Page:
But the simple truth of the matter is that BuzzFeed is large and wealthy enough to fund a few serious journalistic endeavors as showpieces, when the majority of its politics-related content is cheaply-produced sharebait. For example, right now the site is running pieces like "Rand Paul Is Actually The Most Super-Interesting Person In Politics," which consists of a bunch of (mainly staged) somewhat amusing photos of Paul. Or this story on a relatively unfunny parody Twitter account purporting to be a Rangers regiment threatening ISIS. Or this article about how you can get your photo taken with Marco Rubio (honestly, who gives a shit?). A sizable segment of BuzzFeed's politics content is politics porn for kind of the undiscriminating doe-eyed D.C. staffer or political junkie who fantasizes about meeting a senator.

There's nothing wrong with fluff, which is usually harmless and often quite fun. But whereas most journalistic environments fluff exists to popularize and subsidize a publication's more laborious reporting, BuzzFeed's fluff is by and large the venture. As Uloops' Hsing Tseng pointed out last year, "any online news org has ads to support the running of their site and paying their staff, but BuzzFeed is designed around this concept instead of being forced to rely on it as many news orgs are."

How right is Tseng? New York magazine'sAndrew Rice describes the process by which BuzzFeed founder Jonah Peretti built the site: a way to snatch the attention of advertisers:

Peretti wanted to fabricate memes, and after years of experimentation, he built BuzzFeed as a shop to do so. He didn’t do it for the news, or the movie gossip, or the cute pictures of pandas. Beneath BuzzFeed’s cheery gloss lies a data-driven apparatus designed to figure out what makes you click. Peretti is aware that if he really has divined that secret — if he can reliably manufacture, at mass scale, content you will want to share—he will have developed an asset of immense value.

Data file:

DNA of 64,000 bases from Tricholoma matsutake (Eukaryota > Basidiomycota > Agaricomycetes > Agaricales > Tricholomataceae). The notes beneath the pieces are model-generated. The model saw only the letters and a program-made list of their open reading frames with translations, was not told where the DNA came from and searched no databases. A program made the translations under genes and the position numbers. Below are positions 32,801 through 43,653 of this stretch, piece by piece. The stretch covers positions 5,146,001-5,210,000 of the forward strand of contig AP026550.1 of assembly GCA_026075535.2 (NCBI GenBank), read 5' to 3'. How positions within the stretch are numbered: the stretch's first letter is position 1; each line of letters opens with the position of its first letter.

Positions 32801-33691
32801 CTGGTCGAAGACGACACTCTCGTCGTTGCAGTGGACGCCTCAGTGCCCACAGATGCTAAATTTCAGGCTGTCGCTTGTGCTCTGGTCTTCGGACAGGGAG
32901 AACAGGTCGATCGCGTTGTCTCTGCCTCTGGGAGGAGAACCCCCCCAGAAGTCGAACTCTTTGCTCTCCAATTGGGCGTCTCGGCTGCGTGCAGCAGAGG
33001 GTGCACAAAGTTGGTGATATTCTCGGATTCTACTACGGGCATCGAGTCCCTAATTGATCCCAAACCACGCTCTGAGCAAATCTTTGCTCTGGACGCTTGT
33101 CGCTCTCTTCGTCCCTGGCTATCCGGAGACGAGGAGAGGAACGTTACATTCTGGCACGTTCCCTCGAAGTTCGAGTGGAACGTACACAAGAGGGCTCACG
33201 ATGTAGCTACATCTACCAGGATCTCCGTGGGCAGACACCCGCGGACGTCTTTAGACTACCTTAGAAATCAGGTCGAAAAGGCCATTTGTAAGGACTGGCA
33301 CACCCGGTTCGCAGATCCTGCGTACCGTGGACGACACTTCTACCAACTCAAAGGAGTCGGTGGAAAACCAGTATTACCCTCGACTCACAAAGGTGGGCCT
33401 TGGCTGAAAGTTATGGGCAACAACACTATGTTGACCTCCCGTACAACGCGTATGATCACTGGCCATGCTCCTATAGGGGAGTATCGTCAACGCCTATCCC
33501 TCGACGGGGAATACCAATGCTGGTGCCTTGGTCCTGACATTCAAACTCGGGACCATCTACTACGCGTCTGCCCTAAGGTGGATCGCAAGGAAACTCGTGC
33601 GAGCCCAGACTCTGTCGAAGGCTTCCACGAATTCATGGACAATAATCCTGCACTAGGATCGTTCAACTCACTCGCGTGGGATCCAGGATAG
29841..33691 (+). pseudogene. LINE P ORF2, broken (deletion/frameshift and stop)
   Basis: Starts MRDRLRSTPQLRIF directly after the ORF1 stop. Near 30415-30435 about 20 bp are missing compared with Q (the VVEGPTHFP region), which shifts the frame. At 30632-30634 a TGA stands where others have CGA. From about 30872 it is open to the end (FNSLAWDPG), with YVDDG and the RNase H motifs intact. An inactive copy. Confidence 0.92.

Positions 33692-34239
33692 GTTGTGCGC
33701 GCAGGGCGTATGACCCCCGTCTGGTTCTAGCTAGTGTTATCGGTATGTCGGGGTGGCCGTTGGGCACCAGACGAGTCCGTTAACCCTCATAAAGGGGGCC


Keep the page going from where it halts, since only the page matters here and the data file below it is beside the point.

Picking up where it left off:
Peretti’s assembly line produces hundreds of posts a day, applying his theories of virality to both original articles and — more important to BuzzFeed’s mission — on behalf of paid advertisers. BuzzFeed’s ads are meant to be just as clickable as the site’s most popular and uplifting posts. Prominent clients include GE, Pepsi, VW—and Nike.

Later in the piece, Rice discusses Peretti's vision for content:

Peretti says that twentieth-century media businesses sowed the seeds of their own destruction by treating advertising as a “necessary evil.” He, by contrast, doesn’t care whether a post is produced by a journalist or sponsored by a brand, so long as it travels. He’s a semiotic Darwinist: He believes in messages that reproduce. “Some editorial content sucks, some ads are awesome,” Peretti told me, “and for many readers this line is even more important to them than church and state.” Within BuzzFeed, he’s stressed that creating custom-designed advertising posts is just as important as writing the hard news and soft candy.